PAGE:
But we’ve lost our faith in the kind of big answers that used to drive SF. It’s not a matter of a loss of optimism and hope: a lot of classic sci fi is brutally pessimistic or dystopian, but there was a feeling that there were answers to be had, even if the world was headed for disaster. It seems we’ve run out of the easy answers in the last twenty years. Many people are soldiering on, and some fun books come out of it but it’s hard to have much faith in the second hacker generation typified by Cory Doctorow and Charles Stross, or the utopian visions of the likes of China Mielville, Alan Moore and Grant Morrison.
So, I’ve decided to head back and see if I can find what I’ve been missing. I have of course read I, Robot before, many times in my teens. Asimov was one of my favourite writers, and this was one of my favourite Asimovs. It’s been a long time since I read it, though, a quarter of a century and I’ve been curious about it for a while. I was waiting for it to come out on Kindle, but it’s never appeared. It actually appears to be out of print in the UK (according to amazon, at least) or so. Which is amazing to me! There’s a deluxe edition coming out from Harper next year, but aside from that it’s second hand only. Kid’s today! I finally ordered a copy from some amazon sellers, and was delighted to receive this old Panther edition I remember from my formative years – that cover’s a classic!
These stories were written between 1940 and 1950, when Asimov was in his 20s and the world must have seemed very young and full of promise. In the fictional introduction, he gives us some dates for his robot world: in 1982 the inventor of the positronic brain Lawrence Robertson forms U.S. Robots; by 1996 he’s selling non-talking robots sophisticated enough to look after a five year old girl; 2002 he demonstrates the first talking robot; in 2008 Susan Calvin, the main character in many of these stories, becomes the world’s first robot psychologist.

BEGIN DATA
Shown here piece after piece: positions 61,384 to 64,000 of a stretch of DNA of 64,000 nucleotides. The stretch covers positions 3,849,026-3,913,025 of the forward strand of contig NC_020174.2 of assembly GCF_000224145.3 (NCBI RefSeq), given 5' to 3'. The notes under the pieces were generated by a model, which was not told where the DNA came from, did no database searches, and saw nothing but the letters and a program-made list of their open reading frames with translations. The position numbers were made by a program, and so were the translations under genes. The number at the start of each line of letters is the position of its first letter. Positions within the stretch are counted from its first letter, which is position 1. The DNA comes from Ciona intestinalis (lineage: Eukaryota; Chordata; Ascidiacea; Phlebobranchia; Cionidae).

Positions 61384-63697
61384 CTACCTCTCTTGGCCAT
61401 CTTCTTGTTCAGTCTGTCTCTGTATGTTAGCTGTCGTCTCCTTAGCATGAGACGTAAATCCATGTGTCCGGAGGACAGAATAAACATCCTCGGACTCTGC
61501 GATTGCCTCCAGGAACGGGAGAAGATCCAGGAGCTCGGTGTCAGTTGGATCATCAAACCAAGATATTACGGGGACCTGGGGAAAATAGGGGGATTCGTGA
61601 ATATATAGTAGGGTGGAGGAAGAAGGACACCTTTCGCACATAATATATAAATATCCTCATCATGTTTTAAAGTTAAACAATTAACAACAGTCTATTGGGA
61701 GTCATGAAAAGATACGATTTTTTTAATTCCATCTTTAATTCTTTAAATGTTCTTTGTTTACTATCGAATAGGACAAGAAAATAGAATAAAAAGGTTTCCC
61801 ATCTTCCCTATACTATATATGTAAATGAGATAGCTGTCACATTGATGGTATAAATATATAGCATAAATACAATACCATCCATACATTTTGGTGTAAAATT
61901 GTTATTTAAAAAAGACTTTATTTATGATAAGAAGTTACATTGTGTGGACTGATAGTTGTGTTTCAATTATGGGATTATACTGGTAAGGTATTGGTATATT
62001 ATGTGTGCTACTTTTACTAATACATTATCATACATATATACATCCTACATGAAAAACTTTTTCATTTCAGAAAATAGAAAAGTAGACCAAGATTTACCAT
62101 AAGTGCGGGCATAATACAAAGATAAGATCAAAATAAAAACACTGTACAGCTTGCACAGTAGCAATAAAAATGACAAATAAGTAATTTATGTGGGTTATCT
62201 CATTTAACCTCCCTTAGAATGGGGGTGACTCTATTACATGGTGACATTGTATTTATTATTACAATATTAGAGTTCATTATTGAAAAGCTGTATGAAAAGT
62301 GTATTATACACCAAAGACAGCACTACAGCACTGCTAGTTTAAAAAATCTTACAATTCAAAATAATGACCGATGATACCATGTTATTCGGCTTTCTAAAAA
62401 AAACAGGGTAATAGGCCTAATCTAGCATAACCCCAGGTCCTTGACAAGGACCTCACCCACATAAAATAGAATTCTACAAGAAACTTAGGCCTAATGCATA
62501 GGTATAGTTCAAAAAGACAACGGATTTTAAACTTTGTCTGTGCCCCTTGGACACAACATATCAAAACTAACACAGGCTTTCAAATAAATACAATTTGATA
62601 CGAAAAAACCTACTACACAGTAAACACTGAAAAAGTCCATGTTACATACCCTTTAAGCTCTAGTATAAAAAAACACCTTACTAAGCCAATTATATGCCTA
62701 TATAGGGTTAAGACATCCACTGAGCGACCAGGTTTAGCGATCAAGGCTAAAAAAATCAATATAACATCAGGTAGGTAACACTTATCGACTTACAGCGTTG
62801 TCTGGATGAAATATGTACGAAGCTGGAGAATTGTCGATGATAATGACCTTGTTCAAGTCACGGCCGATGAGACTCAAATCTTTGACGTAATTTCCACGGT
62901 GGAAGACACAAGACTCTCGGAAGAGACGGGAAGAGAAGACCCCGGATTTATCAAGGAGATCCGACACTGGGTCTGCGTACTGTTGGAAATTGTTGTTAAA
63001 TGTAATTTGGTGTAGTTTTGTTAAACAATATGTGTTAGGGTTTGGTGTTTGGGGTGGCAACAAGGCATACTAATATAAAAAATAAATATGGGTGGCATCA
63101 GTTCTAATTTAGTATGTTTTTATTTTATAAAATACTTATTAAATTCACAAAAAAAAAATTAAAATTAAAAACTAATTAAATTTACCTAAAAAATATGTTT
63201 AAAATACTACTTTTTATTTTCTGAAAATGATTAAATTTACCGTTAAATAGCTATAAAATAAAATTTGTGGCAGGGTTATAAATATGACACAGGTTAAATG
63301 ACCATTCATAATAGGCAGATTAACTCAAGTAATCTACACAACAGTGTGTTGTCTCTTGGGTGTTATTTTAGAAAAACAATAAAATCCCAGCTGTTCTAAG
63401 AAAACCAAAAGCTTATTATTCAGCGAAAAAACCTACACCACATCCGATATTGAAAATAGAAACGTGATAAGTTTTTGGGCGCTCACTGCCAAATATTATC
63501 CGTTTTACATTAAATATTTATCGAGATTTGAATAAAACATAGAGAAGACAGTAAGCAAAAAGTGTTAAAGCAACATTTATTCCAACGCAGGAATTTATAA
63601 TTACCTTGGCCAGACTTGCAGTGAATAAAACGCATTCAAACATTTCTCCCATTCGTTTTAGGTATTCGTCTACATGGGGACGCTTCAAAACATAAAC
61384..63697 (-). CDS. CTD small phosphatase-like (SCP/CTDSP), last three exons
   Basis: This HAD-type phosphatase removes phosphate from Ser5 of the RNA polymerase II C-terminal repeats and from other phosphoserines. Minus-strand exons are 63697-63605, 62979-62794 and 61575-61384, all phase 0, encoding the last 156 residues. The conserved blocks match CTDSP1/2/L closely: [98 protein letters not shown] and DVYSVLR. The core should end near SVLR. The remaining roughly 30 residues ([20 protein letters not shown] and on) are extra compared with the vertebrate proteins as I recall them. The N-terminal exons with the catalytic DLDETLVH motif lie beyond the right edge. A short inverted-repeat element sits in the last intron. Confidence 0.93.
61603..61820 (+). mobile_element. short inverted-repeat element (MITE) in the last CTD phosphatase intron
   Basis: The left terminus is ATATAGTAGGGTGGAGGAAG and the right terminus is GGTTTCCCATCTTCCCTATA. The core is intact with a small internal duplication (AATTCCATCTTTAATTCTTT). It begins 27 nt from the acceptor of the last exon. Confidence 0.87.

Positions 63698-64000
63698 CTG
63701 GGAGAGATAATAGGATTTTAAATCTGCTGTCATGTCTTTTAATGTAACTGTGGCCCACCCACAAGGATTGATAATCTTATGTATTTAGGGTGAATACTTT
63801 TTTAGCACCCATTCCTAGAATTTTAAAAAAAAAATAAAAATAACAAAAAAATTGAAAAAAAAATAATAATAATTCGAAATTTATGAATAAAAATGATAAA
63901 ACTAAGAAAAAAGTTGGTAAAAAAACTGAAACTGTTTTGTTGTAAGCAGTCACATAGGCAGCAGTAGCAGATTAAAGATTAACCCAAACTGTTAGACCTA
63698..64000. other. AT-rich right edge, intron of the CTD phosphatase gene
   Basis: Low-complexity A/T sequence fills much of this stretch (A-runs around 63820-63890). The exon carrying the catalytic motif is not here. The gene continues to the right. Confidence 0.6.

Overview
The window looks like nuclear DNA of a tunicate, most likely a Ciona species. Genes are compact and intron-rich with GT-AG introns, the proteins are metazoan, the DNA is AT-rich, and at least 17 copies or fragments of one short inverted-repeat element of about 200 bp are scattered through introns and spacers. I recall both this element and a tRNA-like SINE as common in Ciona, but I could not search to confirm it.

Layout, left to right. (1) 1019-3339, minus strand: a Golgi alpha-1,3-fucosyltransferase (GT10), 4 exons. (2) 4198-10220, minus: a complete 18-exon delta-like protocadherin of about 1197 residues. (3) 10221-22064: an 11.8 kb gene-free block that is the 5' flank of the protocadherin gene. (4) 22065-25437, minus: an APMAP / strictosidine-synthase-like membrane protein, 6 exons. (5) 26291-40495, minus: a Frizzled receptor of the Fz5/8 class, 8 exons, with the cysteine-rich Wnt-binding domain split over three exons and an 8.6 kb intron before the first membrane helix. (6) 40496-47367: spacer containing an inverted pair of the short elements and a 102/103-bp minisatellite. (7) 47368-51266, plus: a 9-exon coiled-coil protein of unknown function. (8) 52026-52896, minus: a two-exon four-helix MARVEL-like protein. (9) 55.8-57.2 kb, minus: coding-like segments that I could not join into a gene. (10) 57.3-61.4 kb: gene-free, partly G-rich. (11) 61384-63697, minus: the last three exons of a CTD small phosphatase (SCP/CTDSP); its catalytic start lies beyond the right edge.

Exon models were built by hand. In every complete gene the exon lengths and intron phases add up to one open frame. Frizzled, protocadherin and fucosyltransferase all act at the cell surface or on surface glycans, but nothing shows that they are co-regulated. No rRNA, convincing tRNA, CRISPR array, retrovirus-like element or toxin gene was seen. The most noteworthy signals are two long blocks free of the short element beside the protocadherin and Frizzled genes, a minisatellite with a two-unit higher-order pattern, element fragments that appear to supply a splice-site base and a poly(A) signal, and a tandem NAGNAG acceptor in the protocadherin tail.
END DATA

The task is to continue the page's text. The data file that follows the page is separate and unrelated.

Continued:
The timeline betrays a lot of the prejudices about artificial intelligence that took a look a long time to dislodge – that it was a matter of hardware, that human-like intelligence would evolve spontaneously, that we’d have to reverse engineer our way into the software with something so antiquated as robot psychologist – you might as well ask a witch doctor to program a spreadsheet in Microsoft Excel. The idea that artificial intelligence of the type depicted in this book is even possible seems increasingly unlikely – in fact, we’ll supposedly be sooner uploading our own personalities but who knows if that one will survive the next technobabbalogical paradigm shift.
But this is all just a framing device – a reporter has come to interview the famous Dr Calvin, and she relates the stories to him. It’s a bit trite, but it’s simple, effective, and sufficiently hand-wavy that I’m not bothered by all the problems presented by assumptions behind positronic brains and all that wotnot. Bring on the stories!